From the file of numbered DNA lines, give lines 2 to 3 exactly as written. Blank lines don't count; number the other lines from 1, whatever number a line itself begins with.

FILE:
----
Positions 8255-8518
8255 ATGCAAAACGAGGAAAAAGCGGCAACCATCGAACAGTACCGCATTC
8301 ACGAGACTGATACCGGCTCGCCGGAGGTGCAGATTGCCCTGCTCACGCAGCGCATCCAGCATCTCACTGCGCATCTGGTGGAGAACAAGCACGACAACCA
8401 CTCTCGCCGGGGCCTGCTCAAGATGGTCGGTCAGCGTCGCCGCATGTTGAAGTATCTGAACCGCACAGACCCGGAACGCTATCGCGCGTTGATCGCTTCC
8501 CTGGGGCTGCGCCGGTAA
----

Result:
8255 ATGCAAAACGAGGAAAAAGCGGCAACCATCGAACAGTACCGCATTC
8301 ACGAGACTGATACCGGCTCGCCGGAGGTGCAGATTGCCCTGCTCACGCAGCGCATCCAGCATCTCACTGCGCATCTGGTGGAGAACAAGCACGACAACCA